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Dr Emily Woodhouse
121
Department of Anthropology
14 Taviton Street
London
WC1H 0BW
Tel: +44(0) 207 679 8620
Dr Emily Woodhouse profile picture
Appointment
  • Lecturer in Interdisciplinary Environmental Anthropology/ Human Ecology
  • Dept of Anthropology
  • Faculty of S&HS
Biography

I gained my PhD from Imperial College London in the Conservation Science Group in 2012 with co-supervision in the Anthropology department of Aberdeen University. I then became a post-doctoral researcher at UCL working on the ESRC-DFID funded project 'Measuring Complex Conservation Interventions' (MCCoI) in collaboration with the Wildlife Conservation Society and Imperial College. I joined UCL Anthropology as a Lecturer in 2015. I am a member of the Human Ecology Research Group.

Research Groups
Research Themes
Research Summary

My research broadly concerns people’s relationship with the natural environment. I am interested in the social dimensions of nature conservation, how environmental policy and interventions impact on rural people's lives and the implications for social justice and sustainability. I have a particular interest in pastoralist and agro-pastoralist systems. My doctoral research was on the Tibetan Plateau where I explored the relationship between religion and the environment in the context of Chinese state environmental policies and transformations to the rural economy. More recently, I have conducted fieldwork on the rangelands of Tanzania to study the impacts of payment based conservation projects on human wellbeing and the impacts of mobile phone use on social networks and vulnerability to environmental shocks. I draw upon approaches from natural science and social anthropology and I work with people across disciplines and sectors with the aim of informing policy and practice.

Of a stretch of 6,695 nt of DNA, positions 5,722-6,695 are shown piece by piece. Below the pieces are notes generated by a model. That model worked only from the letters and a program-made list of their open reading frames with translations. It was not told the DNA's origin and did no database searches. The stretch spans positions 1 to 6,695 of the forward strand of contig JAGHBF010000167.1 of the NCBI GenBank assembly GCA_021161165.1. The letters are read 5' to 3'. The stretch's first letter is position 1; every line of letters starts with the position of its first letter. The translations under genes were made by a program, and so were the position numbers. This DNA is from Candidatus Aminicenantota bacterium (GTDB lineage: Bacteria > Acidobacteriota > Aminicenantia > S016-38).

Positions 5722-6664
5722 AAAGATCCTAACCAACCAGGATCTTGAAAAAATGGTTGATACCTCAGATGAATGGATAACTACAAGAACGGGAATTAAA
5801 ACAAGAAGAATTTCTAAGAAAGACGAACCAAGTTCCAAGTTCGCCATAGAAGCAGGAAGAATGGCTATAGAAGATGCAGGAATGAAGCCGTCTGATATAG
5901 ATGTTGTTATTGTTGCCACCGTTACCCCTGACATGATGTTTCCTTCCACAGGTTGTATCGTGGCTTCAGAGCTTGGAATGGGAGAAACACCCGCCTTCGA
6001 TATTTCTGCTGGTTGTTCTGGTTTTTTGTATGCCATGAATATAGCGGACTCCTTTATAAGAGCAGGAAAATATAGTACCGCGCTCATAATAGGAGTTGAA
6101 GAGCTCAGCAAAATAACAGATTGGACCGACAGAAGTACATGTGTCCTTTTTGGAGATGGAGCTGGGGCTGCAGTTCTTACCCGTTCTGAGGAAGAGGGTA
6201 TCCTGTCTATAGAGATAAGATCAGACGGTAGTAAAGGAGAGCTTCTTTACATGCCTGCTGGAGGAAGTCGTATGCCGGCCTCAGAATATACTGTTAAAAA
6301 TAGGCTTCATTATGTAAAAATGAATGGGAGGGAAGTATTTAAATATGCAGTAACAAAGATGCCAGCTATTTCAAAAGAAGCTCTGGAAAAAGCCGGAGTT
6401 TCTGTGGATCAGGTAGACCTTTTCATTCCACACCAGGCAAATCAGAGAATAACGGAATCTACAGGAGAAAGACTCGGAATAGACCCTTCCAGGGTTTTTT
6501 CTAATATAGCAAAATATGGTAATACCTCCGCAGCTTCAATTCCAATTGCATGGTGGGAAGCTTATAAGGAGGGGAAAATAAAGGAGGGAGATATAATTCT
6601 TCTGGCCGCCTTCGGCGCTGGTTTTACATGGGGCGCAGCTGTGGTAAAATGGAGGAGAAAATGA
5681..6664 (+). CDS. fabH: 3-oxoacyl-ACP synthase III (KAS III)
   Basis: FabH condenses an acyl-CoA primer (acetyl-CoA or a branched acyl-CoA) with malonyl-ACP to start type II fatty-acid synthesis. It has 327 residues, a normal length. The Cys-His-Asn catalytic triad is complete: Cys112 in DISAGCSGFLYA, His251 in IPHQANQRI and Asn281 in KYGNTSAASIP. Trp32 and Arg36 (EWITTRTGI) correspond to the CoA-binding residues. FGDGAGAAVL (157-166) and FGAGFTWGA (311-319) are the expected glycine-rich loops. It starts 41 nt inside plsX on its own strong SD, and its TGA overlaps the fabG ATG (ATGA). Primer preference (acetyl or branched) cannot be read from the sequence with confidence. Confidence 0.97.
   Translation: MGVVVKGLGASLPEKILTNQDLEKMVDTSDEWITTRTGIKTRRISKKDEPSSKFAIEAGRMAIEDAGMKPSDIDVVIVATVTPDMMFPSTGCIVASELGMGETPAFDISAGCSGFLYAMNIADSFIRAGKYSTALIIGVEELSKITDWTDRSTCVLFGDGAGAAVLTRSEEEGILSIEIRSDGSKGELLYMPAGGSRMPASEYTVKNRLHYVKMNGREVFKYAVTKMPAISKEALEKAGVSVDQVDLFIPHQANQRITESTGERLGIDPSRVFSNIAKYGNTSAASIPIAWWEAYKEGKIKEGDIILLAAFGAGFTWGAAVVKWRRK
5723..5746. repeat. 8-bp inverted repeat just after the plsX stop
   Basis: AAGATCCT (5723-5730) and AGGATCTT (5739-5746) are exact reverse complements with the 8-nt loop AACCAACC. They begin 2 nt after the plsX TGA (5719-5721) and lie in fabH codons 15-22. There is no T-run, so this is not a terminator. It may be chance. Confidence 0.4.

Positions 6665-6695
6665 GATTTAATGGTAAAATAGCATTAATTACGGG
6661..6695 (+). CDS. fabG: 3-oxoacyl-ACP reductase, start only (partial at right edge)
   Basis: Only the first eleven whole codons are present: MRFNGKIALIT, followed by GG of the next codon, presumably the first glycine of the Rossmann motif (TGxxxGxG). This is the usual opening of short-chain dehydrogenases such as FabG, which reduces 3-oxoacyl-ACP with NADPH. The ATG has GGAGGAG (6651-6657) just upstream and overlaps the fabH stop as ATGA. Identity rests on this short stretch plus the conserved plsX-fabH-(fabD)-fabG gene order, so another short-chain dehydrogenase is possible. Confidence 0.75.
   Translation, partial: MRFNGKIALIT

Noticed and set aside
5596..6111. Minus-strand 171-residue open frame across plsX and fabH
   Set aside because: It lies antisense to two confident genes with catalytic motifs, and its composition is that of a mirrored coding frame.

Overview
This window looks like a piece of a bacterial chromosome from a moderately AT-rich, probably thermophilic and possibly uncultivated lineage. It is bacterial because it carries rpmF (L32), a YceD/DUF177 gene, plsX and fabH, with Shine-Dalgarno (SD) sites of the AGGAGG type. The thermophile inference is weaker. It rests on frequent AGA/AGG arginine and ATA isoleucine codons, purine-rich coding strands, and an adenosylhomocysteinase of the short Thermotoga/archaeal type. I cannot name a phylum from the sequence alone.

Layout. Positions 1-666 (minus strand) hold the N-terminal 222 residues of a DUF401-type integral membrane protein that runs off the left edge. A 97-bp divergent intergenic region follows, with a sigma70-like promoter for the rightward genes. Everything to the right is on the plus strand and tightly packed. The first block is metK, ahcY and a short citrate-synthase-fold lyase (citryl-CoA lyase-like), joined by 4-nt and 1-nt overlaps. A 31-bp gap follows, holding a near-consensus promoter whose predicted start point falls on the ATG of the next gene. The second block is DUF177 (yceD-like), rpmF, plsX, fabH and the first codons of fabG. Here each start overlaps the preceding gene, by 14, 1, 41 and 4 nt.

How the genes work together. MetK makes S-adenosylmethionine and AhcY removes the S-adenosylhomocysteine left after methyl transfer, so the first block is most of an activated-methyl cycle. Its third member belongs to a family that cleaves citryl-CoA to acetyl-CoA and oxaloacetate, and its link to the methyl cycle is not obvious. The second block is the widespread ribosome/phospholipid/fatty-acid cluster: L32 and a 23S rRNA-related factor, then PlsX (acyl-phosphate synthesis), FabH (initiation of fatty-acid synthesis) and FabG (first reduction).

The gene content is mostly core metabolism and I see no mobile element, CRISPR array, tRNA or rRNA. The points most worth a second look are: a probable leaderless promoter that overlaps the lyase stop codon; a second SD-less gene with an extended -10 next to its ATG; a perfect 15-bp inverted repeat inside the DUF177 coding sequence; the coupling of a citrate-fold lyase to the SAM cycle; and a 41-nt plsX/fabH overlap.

Research projects

2017-21 National Science Foundation/ ESRC: 'The effects of mobile phones on gendered social networks, decision making and vulnerability' (Co-I)

2018-2019 UCL Social Science Plus: ‘The role of gender equity in the conservation outcomes of natural resource management’ (PI)

2017-18 Ecosystem Services for Poverty Alleviation (ESPA) programme (DFID/ESRC/NERC): 'Issues and Myths in Protected Area Conservation: Trade-offs and Synergies' (PI)

PhD students

Sonia Dhanda: Characterising the wild orchid trade and the implications for conservation policy (primary supervisor, 2020 -)

Helen Muller: Understanding the socio-ecological impacts of the hunting moratorium in Botswana (co-supervised with Marcus Rowcliffe at ZSL, 2018 - ).

Simon Hoyte: Indigenous Conservation in the Anthropocene: An investigation into Baka hunter-gatherer perspectives and an Extreme Citizen Science case study in Cameroon (subsidiary supervisor, 2017 - )

Please get in touch if you are interested in pursuing a PhD related to my area of research.


Teaching Summary

Programme Tutor for MSc Anthropology, Environment and Development

I teach the following modules:
ANTH0076 Humans, Ecosystems and Conservation (undergraduate module)
ANTH0107 Introduction to Statistics for social scientists (post-graduate module)

I also contribute to:
ANTH0105 Resource Use & Impacts
ANTH0008/9/10 Introduction to Biological Anthropology
ANTH0015 Being Human
ANTH0172 Biosocial Medical Anthropology

I am on sabbatical until January 2021.

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